Tuesday, January 31, 2012

3020 LAGUNA IN EXITUM site specific project, San Francisco, curated by Amir Mortazavi of M-Projects

3020 LAGUNA IN EXITUM, curated by Amir Mortazavi differs from a standard group show, which usually involves several artists whose work falls within a curatorial concept, to be viewed in one place, such as a gallery for instance. Instead, this show is a collaboration in which several artists augment a singular home that is under construction in order to create work in-situ. The work of Gordon Matta-Clark comes to mind.

Gordon Matta-Clark, Conical Intersect, Paris, 1975.


At 3023 LAGUNA IN EXITUM , the place becomes the art form, after which the "work" done there, and to it, also becomes the location for viewing the project.

For this project, there are several instances of fragmentation, which create negative space: only to reveal new ephemeral spaces of light and disjointed remnants of domestic desire and routine history within. Below is Andy Vogt's installation that involved slicing and reassembling the floor.


The edge of Vogt's piece leads to a space open to the elements, the floor ending at a sharp drop off to the ground below.


Fracturing the space throughout, there are beautiful moments within the discard, the reconstitution and the deconstruction of this Cow Hollow address.





During deconstruction, and amidst the clamor that took place over the course of several weeks, the neighborly curiosity of two small children who lived next-door gained momentum. Curious of the noises as the days went on, they could not wait to attend the opening reception with little plastic hammers in hand, ready to demolish and help with the demise (or the unbeknownst) reconstruction of the place. Seeing these tots wandering the partitions with curious looks, holding their little plastic hammers - ready - I forgot a lot about whatever was bugging me that day. I wondered about the negative space that is embedded in the innocence we lose as we get older. How often I want to just f* sh*t up with a hammer - even with the most helpful intentions. Ultimately, well, it's just not what reasonable grown-ups do . . . onward. . .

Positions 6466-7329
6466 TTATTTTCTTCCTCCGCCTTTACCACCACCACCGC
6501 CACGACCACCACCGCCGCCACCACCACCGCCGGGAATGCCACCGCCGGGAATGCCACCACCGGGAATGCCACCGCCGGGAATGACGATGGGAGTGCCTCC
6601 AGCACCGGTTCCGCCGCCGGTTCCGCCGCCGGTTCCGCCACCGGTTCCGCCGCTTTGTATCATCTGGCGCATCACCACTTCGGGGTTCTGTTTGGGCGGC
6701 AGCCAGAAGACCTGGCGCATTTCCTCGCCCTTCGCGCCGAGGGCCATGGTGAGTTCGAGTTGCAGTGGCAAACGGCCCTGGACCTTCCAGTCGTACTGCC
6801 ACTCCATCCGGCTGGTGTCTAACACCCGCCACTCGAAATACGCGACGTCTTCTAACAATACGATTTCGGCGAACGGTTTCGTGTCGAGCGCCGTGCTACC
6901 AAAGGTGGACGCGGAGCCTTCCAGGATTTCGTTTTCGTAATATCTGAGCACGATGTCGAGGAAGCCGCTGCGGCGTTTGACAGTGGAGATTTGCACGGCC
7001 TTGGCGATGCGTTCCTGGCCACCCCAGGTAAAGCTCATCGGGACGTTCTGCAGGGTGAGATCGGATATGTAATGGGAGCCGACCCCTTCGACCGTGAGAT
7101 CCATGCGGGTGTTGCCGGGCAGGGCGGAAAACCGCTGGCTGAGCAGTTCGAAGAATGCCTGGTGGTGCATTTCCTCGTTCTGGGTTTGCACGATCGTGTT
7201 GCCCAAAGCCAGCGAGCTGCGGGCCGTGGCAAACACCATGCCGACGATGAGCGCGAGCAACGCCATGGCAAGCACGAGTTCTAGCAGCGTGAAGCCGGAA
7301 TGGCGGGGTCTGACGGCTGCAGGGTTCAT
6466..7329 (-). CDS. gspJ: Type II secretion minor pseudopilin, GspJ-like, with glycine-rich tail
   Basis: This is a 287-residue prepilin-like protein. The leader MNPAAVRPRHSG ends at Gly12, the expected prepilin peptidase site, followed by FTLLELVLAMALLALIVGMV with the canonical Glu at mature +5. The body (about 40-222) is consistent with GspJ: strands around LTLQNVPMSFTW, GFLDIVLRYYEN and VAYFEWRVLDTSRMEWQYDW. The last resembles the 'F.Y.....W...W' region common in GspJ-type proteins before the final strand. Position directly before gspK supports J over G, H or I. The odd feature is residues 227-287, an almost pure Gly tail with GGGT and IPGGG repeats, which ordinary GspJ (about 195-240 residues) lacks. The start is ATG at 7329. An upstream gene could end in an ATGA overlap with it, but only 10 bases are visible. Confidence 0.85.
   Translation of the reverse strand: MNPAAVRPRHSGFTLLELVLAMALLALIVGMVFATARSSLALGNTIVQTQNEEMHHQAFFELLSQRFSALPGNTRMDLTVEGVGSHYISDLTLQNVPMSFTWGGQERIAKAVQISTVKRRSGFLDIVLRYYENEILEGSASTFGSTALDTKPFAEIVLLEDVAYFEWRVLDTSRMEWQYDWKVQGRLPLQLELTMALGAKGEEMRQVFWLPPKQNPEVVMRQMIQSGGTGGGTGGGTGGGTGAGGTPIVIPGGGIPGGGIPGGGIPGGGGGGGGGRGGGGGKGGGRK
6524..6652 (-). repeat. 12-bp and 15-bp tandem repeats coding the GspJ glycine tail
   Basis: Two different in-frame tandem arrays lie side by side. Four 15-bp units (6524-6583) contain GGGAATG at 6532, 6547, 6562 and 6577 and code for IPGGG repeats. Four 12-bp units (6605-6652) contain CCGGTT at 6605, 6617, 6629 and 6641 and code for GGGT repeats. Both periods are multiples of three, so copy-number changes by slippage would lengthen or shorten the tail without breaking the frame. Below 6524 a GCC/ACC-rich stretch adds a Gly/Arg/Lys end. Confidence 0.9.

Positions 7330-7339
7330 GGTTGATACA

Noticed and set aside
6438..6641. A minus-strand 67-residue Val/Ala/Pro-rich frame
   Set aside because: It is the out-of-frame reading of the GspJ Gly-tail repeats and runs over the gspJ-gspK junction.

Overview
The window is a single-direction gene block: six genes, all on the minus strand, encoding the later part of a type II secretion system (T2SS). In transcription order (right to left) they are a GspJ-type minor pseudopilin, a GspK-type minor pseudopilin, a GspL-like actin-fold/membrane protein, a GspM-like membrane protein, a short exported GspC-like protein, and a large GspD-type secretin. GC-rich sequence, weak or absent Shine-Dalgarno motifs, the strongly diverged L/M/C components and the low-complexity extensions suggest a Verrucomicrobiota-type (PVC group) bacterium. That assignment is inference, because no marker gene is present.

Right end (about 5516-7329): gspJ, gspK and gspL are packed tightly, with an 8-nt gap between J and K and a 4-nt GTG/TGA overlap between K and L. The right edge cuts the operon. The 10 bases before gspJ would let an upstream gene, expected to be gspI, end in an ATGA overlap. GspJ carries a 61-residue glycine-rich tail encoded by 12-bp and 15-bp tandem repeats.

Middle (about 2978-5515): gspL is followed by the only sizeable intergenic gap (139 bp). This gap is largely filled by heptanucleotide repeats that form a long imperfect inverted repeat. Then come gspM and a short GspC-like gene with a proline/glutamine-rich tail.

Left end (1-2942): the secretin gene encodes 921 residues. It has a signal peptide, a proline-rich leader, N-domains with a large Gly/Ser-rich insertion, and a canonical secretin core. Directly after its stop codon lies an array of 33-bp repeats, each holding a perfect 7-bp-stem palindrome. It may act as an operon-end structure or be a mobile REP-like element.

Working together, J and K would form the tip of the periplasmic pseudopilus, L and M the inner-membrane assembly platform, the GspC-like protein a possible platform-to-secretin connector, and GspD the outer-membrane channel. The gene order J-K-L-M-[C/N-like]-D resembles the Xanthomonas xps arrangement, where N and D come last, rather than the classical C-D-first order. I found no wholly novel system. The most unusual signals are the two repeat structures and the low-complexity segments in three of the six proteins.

Down I went to what people were calling the basement -- but really it was the garage at one point. Not today. Behold, a pool of water nesting in thick black plastic sheeting - rafters and beams slanted here and there, placed along the edge of a man-made pond. One could wonder if this is the aftermath of a possible flood that occurred due to a plumber's poor planning error. On the other hand, it resembled a Roman bath, the planks enjoying the afterglow of nature's possible performance in their habitat.



Miss Door, dipped into the water to cool her heels - she had had enough of keeping people out and letting them in. Her distance between them always in periphery. Her hand, always taken and turned - either way, she was always the same to them, just inverted depending on which way the person was going. It is strange being in a constant state of limbo.


In all - the address - the house that once was is in a suspended state of progress within progress in order to be demolished in the near future. It will be gone - negated, replaced by something grand and monumental...better? Regardless, it's purpose as a place will always be, no matter what form it takes.






Curated by Amir Mortazavi and David Kasprzak.
Artists are: Jeremiah Barber, Randy Colosky, Chris Fraser, Christine Peterson, Yulia Pinkusevich, Jonathan Runcio, Jesse Schlesinger, Gareth Spor and Andy Vogt.

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